Assignment 1 – Revision and Reflection

I was very pleased to read my tutor’s comments on this assignment, particularly that he liked the way I transitioned the music between sections and that I used the combinations of instruments well.  As this was my first assignment, it was also good to hear that he thought the structure I developed was effective, as well as the tempo and time signature change in Section C.

Most of the feedback was on technical presentation, and so I have now revised the score to:

  • Add explicit dynamics at the end of crescendos and diminuendos
  • Make the general pause places clear in all instrument parts
  • Rectify some editorial issues e.g. extraneous time signatures



Assignment 1


The brief for this assignment was to take an existing beginning of a ‘Wild dance’ for untuned percussion, and continue it for a short composition of around two to three minutes duration.  I used the structure I had already planned in Project 4, which was an interesting experiment – I wasn’t necessarily expecting to enjoy working in this way, but in actual fact I found it was very helpful to have the scaffolding already in place.


In the sections below I have summarised briefly what I was trying to achieve in each part of the composition.

Sections A+B

In the continuation of Section A I kept the same basic rhythm sequence, introducing the temple blocks and adding tambourine shakes for some variety.  In the development (Section B) I decided to stretch out the meter changes a little.  I used the sequence of [5/8 3/8 6/8] on each of the primary instruments (representing dancers) to introduce their themes – first on the woodblock, then the snare drum and finally the bass drum.  Then leading up to the bridge section there are elements of the different motifs playing at the same time to create a thicker texture.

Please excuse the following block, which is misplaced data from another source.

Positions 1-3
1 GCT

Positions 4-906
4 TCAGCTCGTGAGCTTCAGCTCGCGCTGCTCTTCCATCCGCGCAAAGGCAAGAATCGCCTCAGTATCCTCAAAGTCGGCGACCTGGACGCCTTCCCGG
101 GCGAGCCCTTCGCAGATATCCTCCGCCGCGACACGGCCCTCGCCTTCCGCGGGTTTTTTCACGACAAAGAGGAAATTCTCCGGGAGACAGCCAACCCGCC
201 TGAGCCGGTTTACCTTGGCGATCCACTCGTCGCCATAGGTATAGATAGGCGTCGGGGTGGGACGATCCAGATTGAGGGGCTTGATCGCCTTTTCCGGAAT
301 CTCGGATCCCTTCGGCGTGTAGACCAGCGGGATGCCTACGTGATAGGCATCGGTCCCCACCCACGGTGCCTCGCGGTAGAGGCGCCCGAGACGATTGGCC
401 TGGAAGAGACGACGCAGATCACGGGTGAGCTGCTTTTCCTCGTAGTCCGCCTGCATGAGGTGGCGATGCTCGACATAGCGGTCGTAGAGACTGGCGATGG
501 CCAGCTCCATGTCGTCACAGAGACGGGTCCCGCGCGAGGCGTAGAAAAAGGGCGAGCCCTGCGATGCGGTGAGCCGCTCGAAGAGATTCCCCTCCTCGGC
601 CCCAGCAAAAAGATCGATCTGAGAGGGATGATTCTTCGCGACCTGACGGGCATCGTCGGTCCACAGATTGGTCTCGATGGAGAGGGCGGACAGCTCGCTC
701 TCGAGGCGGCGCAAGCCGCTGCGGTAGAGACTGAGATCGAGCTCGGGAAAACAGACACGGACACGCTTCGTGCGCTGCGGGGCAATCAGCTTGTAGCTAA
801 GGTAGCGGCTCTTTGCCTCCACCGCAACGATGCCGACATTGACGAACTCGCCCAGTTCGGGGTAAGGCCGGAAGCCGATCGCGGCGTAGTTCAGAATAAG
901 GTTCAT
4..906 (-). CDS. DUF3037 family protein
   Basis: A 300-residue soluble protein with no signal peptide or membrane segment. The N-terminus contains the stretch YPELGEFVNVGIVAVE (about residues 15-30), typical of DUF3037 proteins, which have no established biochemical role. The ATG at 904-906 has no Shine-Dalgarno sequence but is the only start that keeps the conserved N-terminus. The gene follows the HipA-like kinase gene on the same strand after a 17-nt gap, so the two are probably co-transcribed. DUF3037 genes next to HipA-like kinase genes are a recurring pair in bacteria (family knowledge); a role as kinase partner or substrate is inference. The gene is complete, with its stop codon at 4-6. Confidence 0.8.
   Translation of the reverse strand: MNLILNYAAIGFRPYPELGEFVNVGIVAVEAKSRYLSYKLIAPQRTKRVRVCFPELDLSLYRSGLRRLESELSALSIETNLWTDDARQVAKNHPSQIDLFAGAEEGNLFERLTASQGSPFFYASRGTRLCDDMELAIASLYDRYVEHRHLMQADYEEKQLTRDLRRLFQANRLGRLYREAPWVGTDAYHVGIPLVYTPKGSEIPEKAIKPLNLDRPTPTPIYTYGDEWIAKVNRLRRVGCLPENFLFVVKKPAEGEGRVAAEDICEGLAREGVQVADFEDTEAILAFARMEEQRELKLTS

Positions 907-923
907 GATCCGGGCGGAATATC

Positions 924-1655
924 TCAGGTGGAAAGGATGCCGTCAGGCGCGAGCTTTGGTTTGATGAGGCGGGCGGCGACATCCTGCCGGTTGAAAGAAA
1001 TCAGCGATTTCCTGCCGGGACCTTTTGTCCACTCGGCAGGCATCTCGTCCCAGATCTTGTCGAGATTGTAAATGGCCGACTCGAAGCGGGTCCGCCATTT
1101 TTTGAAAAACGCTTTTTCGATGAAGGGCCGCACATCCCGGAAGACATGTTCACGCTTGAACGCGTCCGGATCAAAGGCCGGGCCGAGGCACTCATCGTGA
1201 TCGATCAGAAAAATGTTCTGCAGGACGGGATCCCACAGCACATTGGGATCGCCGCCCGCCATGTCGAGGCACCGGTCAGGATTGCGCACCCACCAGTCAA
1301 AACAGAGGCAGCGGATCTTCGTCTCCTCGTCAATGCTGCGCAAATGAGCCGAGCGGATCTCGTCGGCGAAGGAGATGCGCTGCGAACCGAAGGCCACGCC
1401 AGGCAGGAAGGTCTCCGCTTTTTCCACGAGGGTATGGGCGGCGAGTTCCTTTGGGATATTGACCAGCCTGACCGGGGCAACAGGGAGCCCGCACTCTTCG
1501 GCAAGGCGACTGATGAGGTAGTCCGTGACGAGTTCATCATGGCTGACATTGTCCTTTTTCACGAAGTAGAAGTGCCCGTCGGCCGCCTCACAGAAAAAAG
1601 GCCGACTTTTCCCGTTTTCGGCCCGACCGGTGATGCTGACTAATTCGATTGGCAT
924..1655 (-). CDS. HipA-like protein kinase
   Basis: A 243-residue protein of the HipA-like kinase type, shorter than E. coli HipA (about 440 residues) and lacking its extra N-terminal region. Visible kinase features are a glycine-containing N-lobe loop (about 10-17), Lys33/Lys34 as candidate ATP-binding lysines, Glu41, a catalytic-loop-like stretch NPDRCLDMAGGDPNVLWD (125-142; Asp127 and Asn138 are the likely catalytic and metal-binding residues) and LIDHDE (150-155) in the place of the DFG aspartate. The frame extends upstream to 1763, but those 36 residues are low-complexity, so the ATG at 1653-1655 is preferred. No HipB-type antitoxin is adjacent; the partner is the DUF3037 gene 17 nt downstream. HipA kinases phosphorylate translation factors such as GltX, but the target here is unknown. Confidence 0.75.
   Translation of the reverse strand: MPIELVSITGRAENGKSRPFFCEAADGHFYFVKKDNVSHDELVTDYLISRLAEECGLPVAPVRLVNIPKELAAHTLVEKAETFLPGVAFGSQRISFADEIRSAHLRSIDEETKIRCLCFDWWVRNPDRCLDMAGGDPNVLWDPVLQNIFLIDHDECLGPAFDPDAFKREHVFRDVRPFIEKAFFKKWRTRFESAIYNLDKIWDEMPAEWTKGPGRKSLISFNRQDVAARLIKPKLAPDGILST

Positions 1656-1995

In the bridge section I am using the [4/8 3/8 4/8] sequence as planned, and decided to use an accelerando to help build towards the mini climax before the next section.  The instruments are mostly playing the same rhythms as each other here (or very close to), which was also done to help drive towards the climax.

Section C

I enjoyed the change in tempo and dynamic in this section, and it was fun trying to work out how to use the percussion instruments to create a different mood.  At the beginning of the 5/8 bars there is an accented quaver followed by a rest which I think helps to keep the suspense going.  When the temple blocks are introduced they are given a fairly long decrescendo which is to give the impression of the dancer moving slowly away from the chief demon.  I tried to keep this section fairly simple as a break from the chaos of the principal section, but I’m not sure if I went too far with this as my feeling is that it is possibly a little too repetitive.  To transition into the finale I started off by introducing occasional beats on the snare drum, which alerts the listener to ‘something about to happen’.  I then used an accelerando and crescendo to build up the tension and changed the tambourine back to its primary rhythm from Section A in preparation.


In the final section I am repeating the initial sequence as planned, and also combined the individual instrument motifs from Section B so that they are heard simultaneously – I was worried this might sound too messy but I think it just about came out ok.  The bar’s rest wasn’t pre-planned – it was initially there as a placeholder until I decided what to put in it, but on playback I thought it worked well as a rest so I left it!  It ends on a climax as you might expect with a big crescendo on a tambourine shake and temple block roll.


While I was working on the piece I found it quite difficult to decide how well it was going.  I think when you are embedded in something (especially with frequent meter changes like this) it is difficult to imagine how it sounds to someone who hasn’t heard it before and isn’t familiar with the rhythms.  This is probably something I need to develop with experience.  After getting to the end of the piece, I had about a week’s break before going back to refine it and I found that it didn’t need as much altering as I expected – though I’m not sure how much that is due to the ideas having been cemented in my head already!  My other uncertainty with this piece is whether I got the right balance between repetition and variety and so I will be interested to hear my tutor’s feedback.